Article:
Following the Nazi retreat from the Balkans at the end of the Second World War, Kosovo was reincorporated into Serbia. During the war two political trends had existed in Kosovo amongst the Albanians. One was the nationalist movement some of whose members had supported both the Italian and Nazi occupation forces and the other was orientated to the communist movement and fought with Tito’s partisans.
Both trends, however, generally supported a form of unification with Albania. Serbian rule led by Josip Tito, General Secretary of the Yugoslav Communist Party, was formalised by a vote in favour of ‘annexation to federal Serbia’ by Kosovo’s Regional Council, an unelected body, in Prizren, in July 1945. Only 33 of the 142 members of the Council were Albanians. Kosovo nationalist opposition to Serbian rule and the communists continued, including the armed actions by Shaban Polluzha, an Albanian partisan commander. This resistance resulted in large numbers of killings whose exact numbers are disputed by historians.
After the expulsion of the fascist Nazi regime, Serb, Montenegrin and Macedonian Partisan units entered Kosovo and other Albanian areas. They exercised violence against the Albanian people. The Serb genocide in Kosovo intensified from the autumn of 1944. Under the leadership of Shaban Polluzha the Albanian population countered this violence. Albanians were not allowed to live in a common country and even within Yugoslavia they remained divided between four parts of the country. With violent means, Kosovo was established as an autonomous province within Serbia, which continually exercised violence and terror against the Albanian population. On 8 February 1945, on the pretext of putting down a counter-revolution, Tito declared martial law in Kosovo with Sava Drljević at the head of the administration. Later the terror and genocide intensified in Drenica where Yugoslav Partisan units killed four thousand Albanians during the spring of 1945. On 1 April 1945 in Tivar thousands of mobilised Albanian soldiers were killed and thrown in the sea. As a consequence of martial law and the Serbian, Montenegrin and Macedonian terror and genocide around 45 000 Albanians were killed in Kosovo during this period. In Prizren from 8 to 10 July 1945 the state and party institutions of Yugoslavia and Kosovo (which were in the hands of Serbs and Montenegrins) organised a conference of the National Liberation Council of Kosovo which imposed a resolution on the annexation of Kosovo from Federal Serbia within Yugoslavia. Those who opposed this resolution were killed or sentenced to long terms in prison.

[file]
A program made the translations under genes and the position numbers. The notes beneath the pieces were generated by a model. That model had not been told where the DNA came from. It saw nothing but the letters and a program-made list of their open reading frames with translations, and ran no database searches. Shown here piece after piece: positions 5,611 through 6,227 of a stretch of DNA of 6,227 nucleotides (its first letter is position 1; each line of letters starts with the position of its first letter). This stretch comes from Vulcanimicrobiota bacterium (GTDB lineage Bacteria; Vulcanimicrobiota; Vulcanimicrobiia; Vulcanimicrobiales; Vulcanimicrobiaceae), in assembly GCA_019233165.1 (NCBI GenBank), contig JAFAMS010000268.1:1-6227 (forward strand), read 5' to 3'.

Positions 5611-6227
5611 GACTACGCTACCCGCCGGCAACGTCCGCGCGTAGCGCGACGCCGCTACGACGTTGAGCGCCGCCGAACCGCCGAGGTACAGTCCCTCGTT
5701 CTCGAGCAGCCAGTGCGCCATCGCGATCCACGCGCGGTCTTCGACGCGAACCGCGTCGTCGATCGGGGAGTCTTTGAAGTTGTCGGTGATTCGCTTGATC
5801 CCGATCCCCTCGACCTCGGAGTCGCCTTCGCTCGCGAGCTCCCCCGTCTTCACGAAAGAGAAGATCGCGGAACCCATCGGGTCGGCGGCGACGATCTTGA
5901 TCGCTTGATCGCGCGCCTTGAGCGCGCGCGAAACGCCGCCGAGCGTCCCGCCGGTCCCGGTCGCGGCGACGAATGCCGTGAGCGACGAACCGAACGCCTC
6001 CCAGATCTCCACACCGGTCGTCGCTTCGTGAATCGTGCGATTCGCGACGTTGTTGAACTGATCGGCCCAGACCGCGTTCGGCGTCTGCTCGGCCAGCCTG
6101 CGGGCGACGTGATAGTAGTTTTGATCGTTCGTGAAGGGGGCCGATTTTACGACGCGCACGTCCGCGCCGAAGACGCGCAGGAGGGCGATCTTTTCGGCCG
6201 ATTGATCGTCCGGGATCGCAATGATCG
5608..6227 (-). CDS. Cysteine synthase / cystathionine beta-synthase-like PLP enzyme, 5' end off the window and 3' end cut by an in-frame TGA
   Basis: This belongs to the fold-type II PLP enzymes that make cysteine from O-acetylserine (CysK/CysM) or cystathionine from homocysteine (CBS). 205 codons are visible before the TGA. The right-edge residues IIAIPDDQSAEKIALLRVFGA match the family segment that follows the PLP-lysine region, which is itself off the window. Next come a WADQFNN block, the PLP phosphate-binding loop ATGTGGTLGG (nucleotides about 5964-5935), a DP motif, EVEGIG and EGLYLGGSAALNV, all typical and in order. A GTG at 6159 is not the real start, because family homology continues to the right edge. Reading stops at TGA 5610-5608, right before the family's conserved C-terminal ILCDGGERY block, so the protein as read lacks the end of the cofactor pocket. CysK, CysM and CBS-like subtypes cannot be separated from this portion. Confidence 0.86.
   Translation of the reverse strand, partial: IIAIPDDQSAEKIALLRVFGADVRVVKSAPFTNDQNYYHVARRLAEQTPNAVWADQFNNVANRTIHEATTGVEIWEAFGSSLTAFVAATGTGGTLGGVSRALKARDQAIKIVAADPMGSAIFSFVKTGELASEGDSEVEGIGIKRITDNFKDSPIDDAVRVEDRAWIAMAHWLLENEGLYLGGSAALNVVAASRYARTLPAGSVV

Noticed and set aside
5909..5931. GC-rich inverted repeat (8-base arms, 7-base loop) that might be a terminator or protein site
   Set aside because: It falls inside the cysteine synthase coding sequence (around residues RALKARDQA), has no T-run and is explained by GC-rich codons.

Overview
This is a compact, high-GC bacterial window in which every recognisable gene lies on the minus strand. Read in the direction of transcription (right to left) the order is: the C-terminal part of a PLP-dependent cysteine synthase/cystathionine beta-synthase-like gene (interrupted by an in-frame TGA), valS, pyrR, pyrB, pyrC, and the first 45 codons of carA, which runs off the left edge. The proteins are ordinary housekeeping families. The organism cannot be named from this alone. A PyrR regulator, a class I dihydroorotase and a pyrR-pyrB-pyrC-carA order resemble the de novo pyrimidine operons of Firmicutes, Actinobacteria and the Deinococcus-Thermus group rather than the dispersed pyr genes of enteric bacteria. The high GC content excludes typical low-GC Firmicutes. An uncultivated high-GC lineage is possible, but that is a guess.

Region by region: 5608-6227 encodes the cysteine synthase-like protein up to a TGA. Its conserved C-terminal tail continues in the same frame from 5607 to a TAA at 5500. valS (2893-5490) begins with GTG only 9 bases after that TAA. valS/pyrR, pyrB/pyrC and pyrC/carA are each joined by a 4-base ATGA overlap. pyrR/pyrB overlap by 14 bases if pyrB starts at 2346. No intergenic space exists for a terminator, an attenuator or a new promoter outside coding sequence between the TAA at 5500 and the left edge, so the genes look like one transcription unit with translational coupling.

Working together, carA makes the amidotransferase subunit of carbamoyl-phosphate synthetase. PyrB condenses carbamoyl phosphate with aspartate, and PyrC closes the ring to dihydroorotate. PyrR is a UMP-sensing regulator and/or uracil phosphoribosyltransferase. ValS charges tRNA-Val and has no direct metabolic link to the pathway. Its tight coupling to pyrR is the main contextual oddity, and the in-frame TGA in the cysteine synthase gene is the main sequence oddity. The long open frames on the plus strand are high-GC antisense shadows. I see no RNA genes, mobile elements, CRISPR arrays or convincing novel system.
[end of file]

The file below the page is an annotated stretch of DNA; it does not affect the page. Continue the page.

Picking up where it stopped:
[Rexhepi, Fehmi and Frashër Demaj. Historia 5. Prishtina: Libri Shkollor, 2013, pages 85-98; Rexhepi, Fehmi. Historia 9. Libri Shkollor, 2013, pages 110-123, 156-174; Bajraktari, Jusuf, Fehmi Rexhepi and Frashër Demaj. Historia 10. Prishtina: Libri Shkollor, 2011, pages 154-157 and 193-199; Rexhepi, Fehmi and Frashër Demaj. Historia 11. Prishtina: Libri Shkollor, 2013, pages 159-163 and 208-211.]
Serbia was formed territorially in 1945 with the union of some areas of the divided Sanjak and the incorporation of Vojvodina and Kosovo and Metohia within it with special status. Serbia took its definitive form from the middle of 1945 when Vojvodina became an autonomous province while Kosovo had a lower level of autonomy. After the situation in Kosovo calmed down and martial law and army rule had been retracted and in the time of ever greater collaboration with Albania, the People’s Assembly of the Province of Kosovo and Metohia approved a Resolution in Prizren (on 9 and 10 July 1945) which declared the wish of the delegates for the annexation of this province by Federal Serbia. Serbia became the only federal unit in which autonomous units were formed, even though the same or similar causes existed for the constitution of autonomy in other federal units too. The 1946 constitution set out the possibility for other units to form but they were never formed.